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CORONAVIRUS

R.I. to start vaccinating a portion of the state’s homebound population

Roughly 190 doses of the Johnson & Johnson vaccine will be reserved for homebound seniors, but there are more than 1,500 who need to be vaccinated

Jeannine Flamand fills out paperwork before getting the coronavirus COVID-19 vaccine in her kitchen at her home.  Homebound patients in Rhode Island began receiving doses of the Pfizer vaccine if they were members of the Integra Community Care Network in early February.
Jeannine Flamand fills out paperwork before getting the coronavirus COVID-19 vaccine in her kitchen at her home. Homebound patients in Rhode Island began receiving doses of the Pfizer vaccine if they were members of the Integra Community Care Network in early February.Suzanne Kreiter/Globe staff

PROVIDENCE — Rhode Island received its first shipment of the one-shot Johnson & Johnson vaccine last week. But only about 190 doses are being reserved for one of Rhode Island’s hardest-to-reach communities: homebound seniors.

For weeks, Rhode Island health officials said a plan was being developed to vaccinate homebound seniors, and that they were working with towns and cities to identify where homebound seniors live. On Feb. 18, the health department released an online form for people to request an in-home COVID-19 vaccination.

When asked how many homebound people the state will have to reach, Joseph Wendelken, a spokesman for the state health department, said the health department was contacted by about 1,500 people through the online form.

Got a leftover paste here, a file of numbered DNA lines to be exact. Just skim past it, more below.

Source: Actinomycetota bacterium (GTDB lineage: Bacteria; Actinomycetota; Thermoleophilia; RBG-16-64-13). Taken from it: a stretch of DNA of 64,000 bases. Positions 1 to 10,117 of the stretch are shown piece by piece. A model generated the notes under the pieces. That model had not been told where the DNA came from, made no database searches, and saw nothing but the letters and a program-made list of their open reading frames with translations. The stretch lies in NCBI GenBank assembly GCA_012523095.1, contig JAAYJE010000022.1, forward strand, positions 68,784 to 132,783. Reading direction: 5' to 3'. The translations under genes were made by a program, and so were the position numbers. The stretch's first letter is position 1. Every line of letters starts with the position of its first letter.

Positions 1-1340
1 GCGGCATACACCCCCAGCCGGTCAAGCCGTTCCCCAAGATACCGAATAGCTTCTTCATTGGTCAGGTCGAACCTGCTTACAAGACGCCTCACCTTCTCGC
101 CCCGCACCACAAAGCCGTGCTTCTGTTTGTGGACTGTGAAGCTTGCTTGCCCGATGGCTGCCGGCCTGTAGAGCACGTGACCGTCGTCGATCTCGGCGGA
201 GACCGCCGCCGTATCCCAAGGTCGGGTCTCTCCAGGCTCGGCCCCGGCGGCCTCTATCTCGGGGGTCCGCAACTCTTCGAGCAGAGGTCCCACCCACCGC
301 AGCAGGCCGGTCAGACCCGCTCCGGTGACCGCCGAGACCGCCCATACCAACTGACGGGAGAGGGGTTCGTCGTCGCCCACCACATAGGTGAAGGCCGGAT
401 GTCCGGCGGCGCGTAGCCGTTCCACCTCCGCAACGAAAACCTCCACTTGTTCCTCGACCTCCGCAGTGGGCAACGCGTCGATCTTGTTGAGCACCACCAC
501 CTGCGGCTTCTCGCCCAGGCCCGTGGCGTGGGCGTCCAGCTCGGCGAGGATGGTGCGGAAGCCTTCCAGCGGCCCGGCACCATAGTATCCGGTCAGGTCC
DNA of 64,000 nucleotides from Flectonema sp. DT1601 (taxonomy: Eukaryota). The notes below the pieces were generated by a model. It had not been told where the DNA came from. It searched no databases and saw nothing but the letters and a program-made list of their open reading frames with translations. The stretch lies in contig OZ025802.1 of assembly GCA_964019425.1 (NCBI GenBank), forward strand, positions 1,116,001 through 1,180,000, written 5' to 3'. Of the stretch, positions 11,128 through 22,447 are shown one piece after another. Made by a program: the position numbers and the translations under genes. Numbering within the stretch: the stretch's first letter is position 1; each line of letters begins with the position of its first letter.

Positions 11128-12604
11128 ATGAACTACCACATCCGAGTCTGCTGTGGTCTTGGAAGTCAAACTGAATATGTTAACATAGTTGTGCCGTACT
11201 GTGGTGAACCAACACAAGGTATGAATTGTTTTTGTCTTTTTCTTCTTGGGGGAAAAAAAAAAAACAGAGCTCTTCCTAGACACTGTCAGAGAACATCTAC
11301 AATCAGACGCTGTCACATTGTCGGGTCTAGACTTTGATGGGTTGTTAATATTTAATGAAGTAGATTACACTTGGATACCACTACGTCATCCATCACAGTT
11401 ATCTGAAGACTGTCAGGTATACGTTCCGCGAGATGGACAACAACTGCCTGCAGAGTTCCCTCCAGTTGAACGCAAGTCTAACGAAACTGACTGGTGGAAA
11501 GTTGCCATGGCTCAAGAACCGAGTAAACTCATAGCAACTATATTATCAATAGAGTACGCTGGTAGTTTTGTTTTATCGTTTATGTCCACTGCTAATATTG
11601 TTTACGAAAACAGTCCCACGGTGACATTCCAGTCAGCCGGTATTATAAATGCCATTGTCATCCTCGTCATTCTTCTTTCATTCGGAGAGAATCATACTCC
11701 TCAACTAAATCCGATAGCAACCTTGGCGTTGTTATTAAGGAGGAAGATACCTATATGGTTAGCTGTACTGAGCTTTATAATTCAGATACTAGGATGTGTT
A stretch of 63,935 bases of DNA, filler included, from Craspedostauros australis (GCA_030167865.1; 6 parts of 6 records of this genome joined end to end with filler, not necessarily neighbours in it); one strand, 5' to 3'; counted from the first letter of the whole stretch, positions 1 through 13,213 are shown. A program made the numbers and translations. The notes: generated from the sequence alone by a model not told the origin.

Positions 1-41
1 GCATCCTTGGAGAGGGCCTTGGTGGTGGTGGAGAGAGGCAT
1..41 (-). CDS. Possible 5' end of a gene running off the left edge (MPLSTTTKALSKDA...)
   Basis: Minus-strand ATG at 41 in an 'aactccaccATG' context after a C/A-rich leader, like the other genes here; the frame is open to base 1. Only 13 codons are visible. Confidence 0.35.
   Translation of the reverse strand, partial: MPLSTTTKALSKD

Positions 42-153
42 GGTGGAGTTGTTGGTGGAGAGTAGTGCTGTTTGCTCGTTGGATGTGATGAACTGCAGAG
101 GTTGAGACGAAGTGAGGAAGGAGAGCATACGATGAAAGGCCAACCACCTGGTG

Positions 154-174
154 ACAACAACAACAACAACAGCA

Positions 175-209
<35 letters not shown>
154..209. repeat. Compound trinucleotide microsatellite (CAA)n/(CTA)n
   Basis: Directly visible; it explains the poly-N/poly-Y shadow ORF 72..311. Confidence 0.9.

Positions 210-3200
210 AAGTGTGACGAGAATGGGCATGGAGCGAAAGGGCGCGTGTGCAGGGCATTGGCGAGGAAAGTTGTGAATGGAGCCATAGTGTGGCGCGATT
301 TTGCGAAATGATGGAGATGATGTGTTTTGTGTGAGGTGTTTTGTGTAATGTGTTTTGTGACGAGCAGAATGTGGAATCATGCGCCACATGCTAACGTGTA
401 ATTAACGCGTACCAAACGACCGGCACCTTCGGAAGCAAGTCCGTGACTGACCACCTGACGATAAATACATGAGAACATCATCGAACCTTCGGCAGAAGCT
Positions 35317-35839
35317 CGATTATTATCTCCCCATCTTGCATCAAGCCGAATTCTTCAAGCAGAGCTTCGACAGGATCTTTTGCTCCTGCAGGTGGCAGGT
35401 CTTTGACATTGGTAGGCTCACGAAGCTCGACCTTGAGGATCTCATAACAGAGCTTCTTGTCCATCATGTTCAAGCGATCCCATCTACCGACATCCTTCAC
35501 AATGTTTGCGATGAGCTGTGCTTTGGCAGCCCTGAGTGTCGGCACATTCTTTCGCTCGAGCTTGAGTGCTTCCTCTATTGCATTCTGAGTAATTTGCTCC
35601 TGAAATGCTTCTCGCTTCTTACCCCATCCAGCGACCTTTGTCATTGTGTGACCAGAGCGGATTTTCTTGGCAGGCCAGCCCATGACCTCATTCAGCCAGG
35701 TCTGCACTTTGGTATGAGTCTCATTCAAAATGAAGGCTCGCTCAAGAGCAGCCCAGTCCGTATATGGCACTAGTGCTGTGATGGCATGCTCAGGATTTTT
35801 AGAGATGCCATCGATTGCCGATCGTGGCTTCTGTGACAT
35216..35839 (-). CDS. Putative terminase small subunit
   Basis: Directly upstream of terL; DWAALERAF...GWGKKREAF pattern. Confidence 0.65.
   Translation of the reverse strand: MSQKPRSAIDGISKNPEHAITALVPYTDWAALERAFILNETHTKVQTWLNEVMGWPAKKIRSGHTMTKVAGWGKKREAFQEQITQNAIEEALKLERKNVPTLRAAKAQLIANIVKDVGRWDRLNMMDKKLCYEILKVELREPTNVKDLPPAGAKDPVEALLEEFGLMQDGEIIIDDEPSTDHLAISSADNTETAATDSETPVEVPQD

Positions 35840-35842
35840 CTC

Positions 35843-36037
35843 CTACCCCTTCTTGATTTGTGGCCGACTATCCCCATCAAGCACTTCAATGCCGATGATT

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While some home health agencies have already started vaccinating their clients, the state will be focusing on those who are not served by such an agency. Wendelken said Monday that the state is finalizing contracts with three vendors who will vaccinate people in their homes starting in mid-March; the vendors will contact homebound individuals directly.

The form was not available offline. Homebound seniors who were unable to fill out the form can request assistance by calling The Point, the state’s healthy aging helpdesk, 401-462-4444.

“We are starting with the people who have provided their information, but will get to additional people in subsequent waves,” said Wendelken in an email to a Globe reporter.

The first 190 doses of the Johnson & Johnson vaccine will be given out based on age and geography. Wendelken said the state is trying to accelerate vaccination in the hardest-hit communities. There is no target date for reaching all homebound seniors in Rhode Island.

“We don’t have a specific timeline for homebound Rhode Islanders because a lot depends on vaccine supply and demand over the coming weeks,” said Wendelken. “Obviously though we are trying to get these Rhode Islanders vaccinated very quickly.”

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The rest of the state’s Johnson & Johnson vaccine shipment is being distributed to state-run mass vaccination sites, local and community sites, clinics in high density communities, hospitals, and community health centers, among other areas.

Kathleen Hart, a spokeswoman for Lifespan Corp., said the state’s largest hospital system expected about 600 doses this week and would follow the state’s eligibility requirements and directives in administering the Johnson & Johnson vaccine.


Alexa Gagosz can be reached at alexa.gagosz@globe.com. Follow her on Twitter @alexagagosz.